Remember, you don’t have to change everything. Consider this:
Schedule your days in a way where there’s some room for you to do something spontaneously. Create some flexibility and room for creativity throughout the day, even if that’s only possible for a short period. Fifteen minutes or half an hour can be enough.
Rather than changing everything, is there something you’d like to add to your routine that would feel like a welcome shift? For instance, a quiet morning walk, trying out a new activity (e.g. join a club, a gym, dancing classes, online courses)? Coffee in a lovely bakery or café before you go to work or on your way home? Getting more involved in community work? What else can you think of?
Now, let’s look at the opposite situation in which you’re in a position where you can freely choose how to create your routine with no one standing between you and your decisions. Ask yourself this: What if you feel stuck in a routine because you have chosen to fill your days with things you tell yourself you have to do but don’t actually want to do? If so, I’d like to suggest a few simple guiding questions:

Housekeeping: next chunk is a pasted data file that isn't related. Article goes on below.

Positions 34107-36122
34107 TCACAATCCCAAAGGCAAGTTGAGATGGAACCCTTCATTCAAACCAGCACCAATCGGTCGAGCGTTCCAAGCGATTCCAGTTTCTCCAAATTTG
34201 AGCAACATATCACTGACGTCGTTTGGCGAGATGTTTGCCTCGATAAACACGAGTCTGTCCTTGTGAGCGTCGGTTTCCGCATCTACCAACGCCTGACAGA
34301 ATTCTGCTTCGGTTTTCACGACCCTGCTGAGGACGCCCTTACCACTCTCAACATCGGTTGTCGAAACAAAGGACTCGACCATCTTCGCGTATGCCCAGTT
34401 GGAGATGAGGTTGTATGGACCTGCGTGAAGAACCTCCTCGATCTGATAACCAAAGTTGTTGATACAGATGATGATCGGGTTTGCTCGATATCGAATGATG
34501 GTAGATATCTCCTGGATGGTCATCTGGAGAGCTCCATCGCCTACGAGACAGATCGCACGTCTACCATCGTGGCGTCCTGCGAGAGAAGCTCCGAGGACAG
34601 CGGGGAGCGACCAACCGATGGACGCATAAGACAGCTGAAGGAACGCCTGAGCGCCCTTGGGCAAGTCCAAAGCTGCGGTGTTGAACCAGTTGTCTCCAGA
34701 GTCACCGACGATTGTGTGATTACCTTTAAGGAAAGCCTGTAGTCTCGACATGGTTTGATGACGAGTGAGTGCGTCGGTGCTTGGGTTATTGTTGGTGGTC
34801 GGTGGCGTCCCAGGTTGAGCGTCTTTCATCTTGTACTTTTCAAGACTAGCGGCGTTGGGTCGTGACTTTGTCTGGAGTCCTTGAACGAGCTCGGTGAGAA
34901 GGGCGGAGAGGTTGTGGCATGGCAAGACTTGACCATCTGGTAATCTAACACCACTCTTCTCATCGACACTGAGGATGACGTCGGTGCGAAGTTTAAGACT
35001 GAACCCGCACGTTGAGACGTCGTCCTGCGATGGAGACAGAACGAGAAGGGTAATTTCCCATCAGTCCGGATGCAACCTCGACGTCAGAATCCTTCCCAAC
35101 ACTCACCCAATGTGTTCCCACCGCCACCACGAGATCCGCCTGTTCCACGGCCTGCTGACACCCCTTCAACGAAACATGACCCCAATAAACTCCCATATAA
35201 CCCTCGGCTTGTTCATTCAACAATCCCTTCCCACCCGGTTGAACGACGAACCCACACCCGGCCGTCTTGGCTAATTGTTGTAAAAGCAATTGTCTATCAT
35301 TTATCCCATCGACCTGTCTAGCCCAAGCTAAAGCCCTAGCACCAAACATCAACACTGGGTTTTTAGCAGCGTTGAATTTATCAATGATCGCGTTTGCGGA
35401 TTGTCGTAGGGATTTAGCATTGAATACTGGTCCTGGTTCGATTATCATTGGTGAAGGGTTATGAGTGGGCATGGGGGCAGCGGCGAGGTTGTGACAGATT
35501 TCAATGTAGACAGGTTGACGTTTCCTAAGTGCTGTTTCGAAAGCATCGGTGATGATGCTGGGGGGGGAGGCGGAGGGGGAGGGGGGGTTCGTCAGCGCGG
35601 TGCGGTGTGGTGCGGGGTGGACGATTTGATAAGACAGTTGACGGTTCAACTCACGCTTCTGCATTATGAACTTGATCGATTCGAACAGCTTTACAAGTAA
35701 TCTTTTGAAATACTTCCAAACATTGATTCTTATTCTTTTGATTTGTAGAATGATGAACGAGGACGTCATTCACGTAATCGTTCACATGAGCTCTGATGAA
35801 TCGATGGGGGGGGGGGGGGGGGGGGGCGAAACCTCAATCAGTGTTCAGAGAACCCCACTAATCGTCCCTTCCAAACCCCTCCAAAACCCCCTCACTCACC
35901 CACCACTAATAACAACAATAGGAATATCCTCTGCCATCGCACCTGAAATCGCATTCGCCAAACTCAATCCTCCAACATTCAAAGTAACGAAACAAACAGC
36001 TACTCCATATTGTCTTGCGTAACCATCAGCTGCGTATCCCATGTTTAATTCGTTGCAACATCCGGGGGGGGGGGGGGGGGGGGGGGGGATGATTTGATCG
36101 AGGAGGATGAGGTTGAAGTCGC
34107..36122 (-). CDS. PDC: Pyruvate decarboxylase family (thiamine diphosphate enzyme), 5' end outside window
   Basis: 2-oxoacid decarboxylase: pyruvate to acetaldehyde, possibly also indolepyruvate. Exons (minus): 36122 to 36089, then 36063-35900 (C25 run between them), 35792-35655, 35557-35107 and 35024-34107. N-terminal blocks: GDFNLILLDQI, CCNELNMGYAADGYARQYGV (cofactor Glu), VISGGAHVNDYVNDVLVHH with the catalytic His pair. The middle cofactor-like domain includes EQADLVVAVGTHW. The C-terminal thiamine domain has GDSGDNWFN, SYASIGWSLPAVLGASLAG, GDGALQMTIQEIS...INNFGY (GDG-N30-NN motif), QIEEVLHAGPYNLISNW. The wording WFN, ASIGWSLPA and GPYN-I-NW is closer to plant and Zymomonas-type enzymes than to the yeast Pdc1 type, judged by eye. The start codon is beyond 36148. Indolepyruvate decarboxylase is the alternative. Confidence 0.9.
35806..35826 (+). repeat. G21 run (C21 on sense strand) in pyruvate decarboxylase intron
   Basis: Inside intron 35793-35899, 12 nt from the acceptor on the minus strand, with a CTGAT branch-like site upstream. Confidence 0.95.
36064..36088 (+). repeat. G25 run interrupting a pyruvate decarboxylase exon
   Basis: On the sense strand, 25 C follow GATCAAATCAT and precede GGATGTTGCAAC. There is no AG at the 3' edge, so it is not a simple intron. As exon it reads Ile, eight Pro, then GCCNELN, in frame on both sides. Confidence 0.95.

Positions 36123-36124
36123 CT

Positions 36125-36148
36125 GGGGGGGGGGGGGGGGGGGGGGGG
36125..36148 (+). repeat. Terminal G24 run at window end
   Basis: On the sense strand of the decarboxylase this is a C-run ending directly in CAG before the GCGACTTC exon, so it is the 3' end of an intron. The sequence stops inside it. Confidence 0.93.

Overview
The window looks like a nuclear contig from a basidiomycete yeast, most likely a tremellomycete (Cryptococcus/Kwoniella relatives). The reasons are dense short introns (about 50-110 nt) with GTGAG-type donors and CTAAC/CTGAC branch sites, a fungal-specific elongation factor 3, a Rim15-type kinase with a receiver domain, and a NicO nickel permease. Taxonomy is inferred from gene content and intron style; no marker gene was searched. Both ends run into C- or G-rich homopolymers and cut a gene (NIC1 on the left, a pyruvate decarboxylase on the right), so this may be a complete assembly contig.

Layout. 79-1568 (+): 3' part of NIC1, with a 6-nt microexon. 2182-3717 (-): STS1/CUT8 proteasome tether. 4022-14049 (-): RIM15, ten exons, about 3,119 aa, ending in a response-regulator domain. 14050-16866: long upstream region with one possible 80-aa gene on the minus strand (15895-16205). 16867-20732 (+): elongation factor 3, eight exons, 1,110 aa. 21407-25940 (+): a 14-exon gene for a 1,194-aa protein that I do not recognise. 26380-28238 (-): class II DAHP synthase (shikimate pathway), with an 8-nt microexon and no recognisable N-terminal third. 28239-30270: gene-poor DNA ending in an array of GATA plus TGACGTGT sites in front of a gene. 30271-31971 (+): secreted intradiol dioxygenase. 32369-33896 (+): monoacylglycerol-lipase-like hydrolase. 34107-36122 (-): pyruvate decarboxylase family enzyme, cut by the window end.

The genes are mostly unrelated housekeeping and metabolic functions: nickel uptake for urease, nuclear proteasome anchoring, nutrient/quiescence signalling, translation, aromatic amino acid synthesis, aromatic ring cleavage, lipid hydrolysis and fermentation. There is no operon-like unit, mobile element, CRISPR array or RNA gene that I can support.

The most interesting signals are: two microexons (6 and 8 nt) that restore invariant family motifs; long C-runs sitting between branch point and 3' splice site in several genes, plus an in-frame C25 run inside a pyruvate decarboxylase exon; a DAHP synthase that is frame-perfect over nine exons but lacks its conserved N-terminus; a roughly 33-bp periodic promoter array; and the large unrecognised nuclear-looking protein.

Meet yourself with honesty: Who are you? Or, who do you want to grow into? What is it that you really want to do? What brings you joy? And, how can you get there?
Look at the different areas of your life: What kind of work are you doing and why? How are you filling your spare time and why? Try to identify these activities and then see how you can reorganize your day according to what’s most meaningful to you.
If you’re in need of some inspiration and want to see how others are organizing their days, you can talk about it with friends, colleagues, family members- or anyone else with whom you feel comfortable. Or, you might want to read about the day-to-day life of well-known people in different sectors, such as business leaders, athletes, artists, politicians, and historical figures. Seek inspiration and then see what works best for you and your current life circumstances.
As I was preparing this article I found myself contemplating the difference between habits, rituals, and routines. Is there any difference? If so, what is it?